As reported here Friday (see “Star Trek Collector Sues Christie’s, CBS & Paramount Studios for $7 Million Dollars“), a collector is suing CBS and Paramount Studios and Christies for $7 million dollars, claiming that the pieces won at the 40 Years of Star Trek: The Collection auction event were “fake” or inauthentic.
As I noted in my previous article, the main item this collector cites as the basis for his lawsuit – Data’s poker visor – is an item I happened to have had a friend bid on for my behalf at the auction. Watching the event live over webcast, I distinctly recall that the auctioneer amended the description to note that the visor being offered was not the one filmed and seen in that particular episode. I even have notes to this effect that I made in real time on a private forum archived.
I am surprised that Christie’s has not yet made this information publicly available, in that the auction was broadcast live on the Internet and on television via the History Channel. Given the amount of mainstream media press coverage, it is a shame that Christie’s is receiving so much negative press over something that likely is a non-issue, or reflective of the collector’s lack of understanding of the nature of authenticity, as it relates to original props and wardrobe and the hobby.
I am very pro-consumer/pro-collector, which is reflected in the content of this blog. But in this case, unless it can be proven that the visor was not “Original” (see What is “Original”? and my definition excerpt at the bottom of this article), I side with Christie’s in this case, assuming my recollection and notes pertaining to the lot description amendment is accurate, and the piece came from the Paramount Studios archives (which I’ve seen no evidence that disputes this characterization of all of the pieces offered at the event).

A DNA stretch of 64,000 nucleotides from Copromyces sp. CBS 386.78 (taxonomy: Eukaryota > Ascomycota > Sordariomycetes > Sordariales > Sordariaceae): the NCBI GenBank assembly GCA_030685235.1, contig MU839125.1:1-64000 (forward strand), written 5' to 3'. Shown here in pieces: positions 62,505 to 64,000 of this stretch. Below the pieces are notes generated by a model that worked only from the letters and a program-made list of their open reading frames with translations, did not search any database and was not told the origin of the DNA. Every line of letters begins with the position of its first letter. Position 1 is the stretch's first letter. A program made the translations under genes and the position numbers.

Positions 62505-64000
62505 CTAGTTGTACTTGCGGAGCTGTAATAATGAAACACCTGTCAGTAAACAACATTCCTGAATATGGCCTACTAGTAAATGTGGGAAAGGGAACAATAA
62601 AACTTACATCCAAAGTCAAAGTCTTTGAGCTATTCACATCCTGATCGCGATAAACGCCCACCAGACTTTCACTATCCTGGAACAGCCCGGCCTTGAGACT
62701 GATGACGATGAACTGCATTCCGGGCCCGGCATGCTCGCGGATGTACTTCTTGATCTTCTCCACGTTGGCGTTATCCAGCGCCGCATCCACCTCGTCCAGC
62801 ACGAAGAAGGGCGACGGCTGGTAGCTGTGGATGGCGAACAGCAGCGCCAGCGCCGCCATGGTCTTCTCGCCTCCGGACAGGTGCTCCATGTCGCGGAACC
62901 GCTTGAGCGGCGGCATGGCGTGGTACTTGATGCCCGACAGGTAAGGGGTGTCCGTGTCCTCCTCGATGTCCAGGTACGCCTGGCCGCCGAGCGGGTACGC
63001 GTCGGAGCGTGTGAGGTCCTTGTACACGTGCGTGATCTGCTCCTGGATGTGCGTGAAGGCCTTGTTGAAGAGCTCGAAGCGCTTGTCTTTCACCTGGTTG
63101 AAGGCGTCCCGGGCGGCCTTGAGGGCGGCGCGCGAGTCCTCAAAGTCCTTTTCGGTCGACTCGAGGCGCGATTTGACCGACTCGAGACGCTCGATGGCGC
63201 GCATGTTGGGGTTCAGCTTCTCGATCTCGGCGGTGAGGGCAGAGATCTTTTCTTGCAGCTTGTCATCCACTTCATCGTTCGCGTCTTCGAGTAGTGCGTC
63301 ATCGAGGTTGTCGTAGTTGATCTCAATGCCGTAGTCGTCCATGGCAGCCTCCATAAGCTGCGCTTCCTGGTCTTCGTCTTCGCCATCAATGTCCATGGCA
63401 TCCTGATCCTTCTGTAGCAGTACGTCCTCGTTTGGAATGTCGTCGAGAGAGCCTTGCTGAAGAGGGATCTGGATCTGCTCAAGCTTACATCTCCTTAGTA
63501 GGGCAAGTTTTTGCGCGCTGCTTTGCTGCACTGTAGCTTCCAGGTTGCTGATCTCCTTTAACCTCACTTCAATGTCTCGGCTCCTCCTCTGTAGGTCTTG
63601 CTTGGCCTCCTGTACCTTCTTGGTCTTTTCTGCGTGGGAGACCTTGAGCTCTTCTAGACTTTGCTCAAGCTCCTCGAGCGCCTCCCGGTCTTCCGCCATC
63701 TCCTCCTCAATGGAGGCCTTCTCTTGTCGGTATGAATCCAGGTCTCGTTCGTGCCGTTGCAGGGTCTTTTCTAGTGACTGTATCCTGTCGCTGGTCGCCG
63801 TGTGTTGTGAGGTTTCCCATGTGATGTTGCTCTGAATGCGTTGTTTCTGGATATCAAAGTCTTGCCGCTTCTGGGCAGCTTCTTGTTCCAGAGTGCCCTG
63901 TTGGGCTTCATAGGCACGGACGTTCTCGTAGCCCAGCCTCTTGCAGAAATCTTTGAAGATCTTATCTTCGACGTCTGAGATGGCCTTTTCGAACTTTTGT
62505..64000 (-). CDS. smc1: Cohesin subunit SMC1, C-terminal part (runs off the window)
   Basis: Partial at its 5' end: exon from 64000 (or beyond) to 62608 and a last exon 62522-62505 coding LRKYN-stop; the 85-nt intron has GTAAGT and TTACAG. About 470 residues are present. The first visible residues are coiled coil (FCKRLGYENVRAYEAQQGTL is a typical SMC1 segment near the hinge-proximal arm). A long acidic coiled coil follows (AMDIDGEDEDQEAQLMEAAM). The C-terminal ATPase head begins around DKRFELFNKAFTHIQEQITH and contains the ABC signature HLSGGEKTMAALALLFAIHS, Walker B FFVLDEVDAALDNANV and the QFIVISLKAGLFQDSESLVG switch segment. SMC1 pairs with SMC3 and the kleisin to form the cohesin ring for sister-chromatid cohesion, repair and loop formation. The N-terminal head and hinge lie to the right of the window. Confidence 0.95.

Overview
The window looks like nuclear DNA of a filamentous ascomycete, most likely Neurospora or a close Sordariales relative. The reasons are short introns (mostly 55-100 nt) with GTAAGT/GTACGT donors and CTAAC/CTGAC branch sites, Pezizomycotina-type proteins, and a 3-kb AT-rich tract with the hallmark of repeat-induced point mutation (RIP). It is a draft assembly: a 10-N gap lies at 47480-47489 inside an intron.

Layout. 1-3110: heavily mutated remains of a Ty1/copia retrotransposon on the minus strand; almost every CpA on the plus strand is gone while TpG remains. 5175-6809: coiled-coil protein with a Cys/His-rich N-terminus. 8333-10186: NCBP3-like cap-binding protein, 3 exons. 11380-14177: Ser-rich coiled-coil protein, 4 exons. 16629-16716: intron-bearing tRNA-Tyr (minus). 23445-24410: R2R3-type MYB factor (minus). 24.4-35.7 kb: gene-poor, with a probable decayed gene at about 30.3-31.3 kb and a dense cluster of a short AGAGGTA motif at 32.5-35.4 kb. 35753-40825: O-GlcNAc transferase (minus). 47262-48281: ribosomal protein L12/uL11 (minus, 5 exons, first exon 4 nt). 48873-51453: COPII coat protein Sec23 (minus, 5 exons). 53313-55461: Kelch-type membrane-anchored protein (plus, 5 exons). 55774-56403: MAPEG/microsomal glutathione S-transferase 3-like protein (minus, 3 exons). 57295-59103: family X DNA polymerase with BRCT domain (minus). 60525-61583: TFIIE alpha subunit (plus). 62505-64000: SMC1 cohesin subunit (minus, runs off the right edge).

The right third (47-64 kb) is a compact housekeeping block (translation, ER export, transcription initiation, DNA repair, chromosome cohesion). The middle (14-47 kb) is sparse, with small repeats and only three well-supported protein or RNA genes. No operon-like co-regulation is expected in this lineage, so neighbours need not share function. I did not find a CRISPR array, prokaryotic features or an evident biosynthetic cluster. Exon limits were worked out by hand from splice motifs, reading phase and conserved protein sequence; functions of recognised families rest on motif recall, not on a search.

The items offered for sale came direct from the CBS & Paramount Studios archives, per Christie’s. Mike and Denise Okuda cataloged the items for the sale event. Per the Official Press Release, the items were “never-before-released”. It is rare that original props and wardrobe are offered direct from a studio and with clear title (i.e. are not stolen or previously gifted with no studio paperwork affirming this).
Not filmed, or seen on screen, does not mean the item is “fake”, inauthentic or not “Original”.
The OPB Lexicon is filled with a variety of terms that define the precise use and employment of a given prop or wardrobe: “hero”, “stunt”, “back-up”, “screen-matched”, “background”, “prototype”, “close-up”, “filmed’, “made for production”, “one-of-a-kind”, “master prop”, “production used”, “screen-used”, “seen on screen”, “static”, “working”, etc. All of these various kinds of props are all still “Original” and authentic.
I would be interested in seeing the auction transcripts/video to review exactly what the auctioneer said to modify the description for the visor before accepting bids. I would hope that Christie’s would make the applicable video/transcript available in an effort to resolve the dispute and arm the media with information and facts related to the fundamentals of authenticity and original props and wardrobe. This event could serve to better educate the public on better understanding the hobby and perhaps benefit potential collectors on what to be aware of and auction houses on how to more carefully market their pieces.
What is “Original” excerpt:
An artifact from a film or television production that was:
1) made by the production or acquired by the production,
2) during the production, and
3) used or intended to be used during the production.
All three of these criteria must be met in order for a piece to be considered “Original.
Full coverage of this story can be found on the Original Prop Blog series of articles (Auction Houses and Prop Dealers | Christie’s | Christie’s ‘Star Trek’ Lawsuit):